In 1537 he condemned to death as traitors the rebels of the Pilgrimage of Grace. On 29 November 1538 he was created Baron Audley of Walden;[3] and soon afterwards presided as Lord Steward at the trials of Henry Pole, Lord Montacute, and of the Marquess of Exeter. In 1539, inclining to the Protestant Reformation, he made himself the King's instrument in enforcing religious conformity, and in the passing of the Six Articles Act.[4]

Other activities[edit]

On 24 April 1540 he was made a Knight of the Garter, and subsequently managed the attainder of Thomas Cromwell, and the dissolution of Henry's marriage with Anne of Cleves. This was despite having previously been a strong ally of Cromwell.[5] In 1542 he warmly supported the privileges of the Commons, but his conduct was inspired as usual by subservience to the court, which desired to secure a subsidy, and his opinion that the arrest was a flagrant contempt has been questioned by good authority.[4]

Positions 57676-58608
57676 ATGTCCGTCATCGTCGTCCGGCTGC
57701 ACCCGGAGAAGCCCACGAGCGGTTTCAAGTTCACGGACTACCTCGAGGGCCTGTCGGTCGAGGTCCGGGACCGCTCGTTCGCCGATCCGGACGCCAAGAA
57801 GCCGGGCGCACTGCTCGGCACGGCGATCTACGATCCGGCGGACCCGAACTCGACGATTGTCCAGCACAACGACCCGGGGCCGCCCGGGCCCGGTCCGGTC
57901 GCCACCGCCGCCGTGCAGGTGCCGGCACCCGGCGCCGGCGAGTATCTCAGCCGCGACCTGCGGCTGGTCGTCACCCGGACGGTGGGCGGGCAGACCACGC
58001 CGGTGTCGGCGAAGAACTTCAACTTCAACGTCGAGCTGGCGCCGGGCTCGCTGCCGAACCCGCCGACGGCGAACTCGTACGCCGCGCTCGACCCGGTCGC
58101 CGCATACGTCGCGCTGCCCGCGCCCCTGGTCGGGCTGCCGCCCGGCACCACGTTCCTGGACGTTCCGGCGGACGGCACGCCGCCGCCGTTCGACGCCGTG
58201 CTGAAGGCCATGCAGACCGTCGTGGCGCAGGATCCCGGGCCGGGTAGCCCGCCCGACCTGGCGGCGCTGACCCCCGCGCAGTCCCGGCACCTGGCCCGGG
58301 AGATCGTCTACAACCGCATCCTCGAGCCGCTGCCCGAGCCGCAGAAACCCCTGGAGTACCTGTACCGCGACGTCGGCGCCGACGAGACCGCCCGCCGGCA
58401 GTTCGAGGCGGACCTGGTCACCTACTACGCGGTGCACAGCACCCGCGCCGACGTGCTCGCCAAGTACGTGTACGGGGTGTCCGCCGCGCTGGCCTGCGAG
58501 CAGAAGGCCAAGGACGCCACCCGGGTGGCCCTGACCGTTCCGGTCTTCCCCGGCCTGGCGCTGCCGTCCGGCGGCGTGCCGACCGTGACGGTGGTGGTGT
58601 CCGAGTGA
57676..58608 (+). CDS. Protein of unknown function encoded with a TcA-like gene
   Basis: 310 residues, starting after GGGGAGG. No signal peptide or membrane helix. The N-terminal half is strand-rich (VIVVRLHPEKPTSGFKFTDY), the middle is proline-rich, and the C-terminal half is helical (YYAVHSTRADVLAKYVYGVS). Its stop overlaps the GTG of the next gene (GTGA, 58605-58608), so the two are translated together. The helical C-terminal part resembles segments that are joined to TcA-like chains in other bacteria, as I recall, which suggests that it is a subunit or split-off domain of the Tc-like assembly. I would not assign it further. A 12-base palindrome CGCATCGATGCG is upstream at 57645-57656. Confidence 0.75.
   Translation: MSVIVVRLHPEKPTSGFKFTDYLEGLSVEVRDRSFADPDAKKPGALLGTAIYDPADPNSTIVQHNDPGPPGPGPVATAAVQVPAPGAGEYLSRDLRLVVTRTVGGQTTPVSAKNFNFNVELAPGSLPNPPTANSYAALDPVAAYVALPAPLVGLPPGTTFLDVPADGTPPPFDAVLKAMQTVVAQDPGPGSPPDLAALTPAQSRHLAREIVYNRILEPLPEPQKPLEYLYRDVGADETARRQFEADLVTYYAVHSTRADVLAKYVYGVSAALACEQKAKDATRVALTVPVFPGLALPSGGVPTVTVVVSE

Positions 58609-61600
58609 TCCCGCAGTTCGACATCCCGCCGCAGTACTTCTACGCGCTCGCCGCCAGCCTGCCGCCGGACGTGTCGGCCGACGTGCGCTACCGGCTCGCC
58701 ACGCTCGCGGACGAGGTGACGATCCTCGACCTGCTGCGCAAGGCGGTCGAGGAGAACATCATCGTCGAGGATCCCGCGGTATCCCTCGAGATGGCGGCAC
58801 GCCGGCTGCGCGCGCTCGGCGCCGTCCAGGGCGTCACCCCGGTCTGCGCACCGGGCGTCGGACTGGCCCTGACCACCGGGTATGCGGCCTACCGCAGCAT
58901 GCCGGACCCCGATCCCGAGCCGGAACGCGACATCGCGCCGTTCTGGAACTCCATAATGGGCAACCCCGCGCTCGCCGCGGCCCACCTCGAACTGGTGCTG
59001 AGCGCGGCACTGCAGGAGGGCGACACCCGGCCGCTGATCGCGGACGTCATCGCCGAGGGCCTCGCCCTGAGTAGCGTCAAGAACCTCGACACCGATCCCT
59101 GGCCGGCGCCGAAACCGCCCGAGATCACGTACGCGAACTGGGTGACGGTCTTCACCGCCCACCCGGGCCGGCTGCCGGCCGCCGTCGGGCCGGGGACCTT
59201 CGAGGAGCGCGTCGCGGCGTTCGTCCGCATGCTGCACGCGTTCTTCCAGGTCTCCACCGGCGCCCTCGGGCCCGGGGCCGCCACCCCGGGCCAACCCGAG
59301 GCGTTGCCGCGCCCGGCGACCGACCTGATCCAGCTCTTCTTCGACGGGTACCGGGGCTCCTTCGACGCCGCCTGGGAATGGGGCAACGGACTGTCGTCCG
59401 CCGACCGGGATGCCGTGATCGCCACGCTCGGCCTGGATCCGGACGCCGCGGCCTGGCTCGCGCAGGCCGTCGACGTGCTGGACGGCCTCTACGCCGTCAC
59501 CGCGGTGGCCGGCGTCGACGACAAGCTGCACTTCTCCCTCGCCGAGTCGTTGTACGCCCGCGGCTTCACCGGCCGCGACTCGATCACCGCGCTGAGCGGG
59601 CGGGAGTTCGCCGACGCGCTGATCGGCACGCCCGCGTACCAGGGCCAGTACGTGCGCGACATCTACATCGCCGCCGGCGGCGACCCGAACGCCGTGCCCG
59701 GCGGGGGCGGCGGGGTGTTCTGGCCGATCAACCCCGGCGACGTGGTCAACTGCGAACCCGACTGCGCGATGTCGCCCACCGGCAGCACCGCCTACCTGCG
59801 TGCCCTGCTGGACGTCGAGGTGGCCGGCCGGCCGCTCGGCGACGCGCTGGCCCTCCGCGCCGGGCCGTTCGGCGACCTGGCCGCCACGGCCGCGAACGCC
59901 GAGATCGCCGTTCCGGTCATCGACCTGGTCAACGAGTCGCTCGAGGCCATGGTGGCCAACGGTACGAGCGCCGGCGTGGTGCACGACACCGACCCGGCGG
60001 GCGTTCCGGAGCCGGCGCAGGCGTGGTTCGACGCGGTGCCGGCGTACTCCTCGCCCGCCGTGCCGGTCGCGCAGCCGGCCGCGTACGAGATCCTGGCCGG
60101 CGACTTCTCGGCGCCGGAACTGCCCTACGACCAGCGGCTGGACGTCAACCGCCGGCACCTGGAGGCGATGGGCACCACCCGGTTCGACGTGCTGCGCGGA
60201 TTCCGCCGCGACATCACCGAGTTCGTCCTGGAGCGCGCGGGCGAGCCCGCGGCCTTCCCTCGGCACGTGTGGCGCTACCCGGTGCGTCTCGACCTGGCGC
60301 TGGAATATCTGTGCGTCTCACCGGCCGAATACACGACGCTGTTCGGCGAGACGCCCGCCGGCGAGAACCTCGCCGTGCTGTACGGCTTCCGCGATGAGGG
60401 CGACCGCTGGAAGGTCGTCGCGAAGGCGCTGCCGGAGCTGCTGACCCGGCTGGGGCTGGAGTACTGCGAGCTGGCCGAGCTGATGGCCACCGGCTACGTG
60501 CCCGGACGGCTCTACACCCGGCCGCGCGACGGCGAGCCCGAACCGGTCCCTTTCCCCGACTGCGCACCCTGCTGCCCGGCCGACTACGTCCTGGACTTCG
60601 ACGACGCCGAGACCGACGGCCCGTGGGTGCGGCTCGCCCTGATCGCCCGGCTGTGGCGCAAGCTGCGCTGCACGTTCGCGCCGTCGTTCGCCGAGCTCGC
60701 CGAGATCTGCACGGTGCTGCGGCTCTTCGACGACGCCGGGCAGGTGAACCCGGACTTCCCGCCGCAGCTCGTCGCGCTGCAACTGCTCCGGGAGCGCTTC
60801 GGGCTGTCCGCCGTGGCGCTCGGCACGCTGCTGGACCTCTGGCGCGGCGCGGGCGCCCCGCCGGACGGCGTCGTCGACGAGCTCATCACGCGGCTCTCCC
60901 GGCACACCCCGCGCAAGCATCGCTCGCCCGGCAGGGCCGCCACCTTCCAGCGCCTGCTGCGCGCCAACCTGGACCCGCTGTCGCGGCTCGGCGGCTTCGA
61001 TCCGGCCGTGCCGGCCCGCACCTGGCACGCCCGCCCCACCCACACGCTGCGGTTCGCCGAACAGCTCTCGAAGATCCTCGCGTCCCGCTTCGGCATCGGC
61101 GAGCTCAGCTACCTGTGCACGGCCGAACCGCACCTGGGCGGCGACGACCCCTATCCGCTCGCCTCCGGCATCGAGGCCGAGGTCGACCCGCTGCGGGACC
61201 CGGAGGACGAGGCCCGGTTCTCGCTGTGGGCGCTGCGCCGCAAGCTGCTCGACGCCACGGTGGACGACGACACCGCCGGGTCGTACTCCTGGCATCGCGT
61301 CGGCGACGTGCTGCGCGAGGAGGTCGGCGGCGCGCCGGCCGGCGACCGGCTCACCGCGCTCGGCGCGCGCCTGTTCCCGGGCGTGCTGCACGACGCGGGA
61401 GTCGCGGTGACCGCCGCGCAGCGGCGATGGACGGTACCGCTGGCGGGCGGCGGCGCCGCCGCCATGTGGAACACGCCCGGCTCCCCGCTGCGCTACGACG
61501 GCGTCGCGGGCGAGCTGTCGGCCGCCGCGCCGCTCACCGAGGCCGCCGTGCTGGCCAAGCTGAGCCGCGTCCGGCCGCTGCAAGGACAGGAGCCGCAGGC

He received several grants of monastic estates, including Holy Trinity Priory in Aldgate, London and Walden Abbey, Essex, where his grandson, Thomas Howard, 1st Earl of Suffolk, built Audley End, doubtless named after him. In 1542 he endowed and re-established Buckingham College, Cambridge, under the new name of the College of St Mary Magdalene (commonly Magdalene College), and ordained in the statutes that his heirs, "the possessors of the late monastery of Walden" should be Visitors of Magdalene College in perpetuum.[4] The power to appoint the Master of the College was vested in the Visitor until an amendment to the College Statutes in 2012. The arms of Magdalene are derived from his.[6]

A Booke of Orders for the Warre both by Sea and Land (Harleian MS. 297, 144) is attributed to his authorship.[4]

Marriages and progeny[edit]

Lord Audley married twice: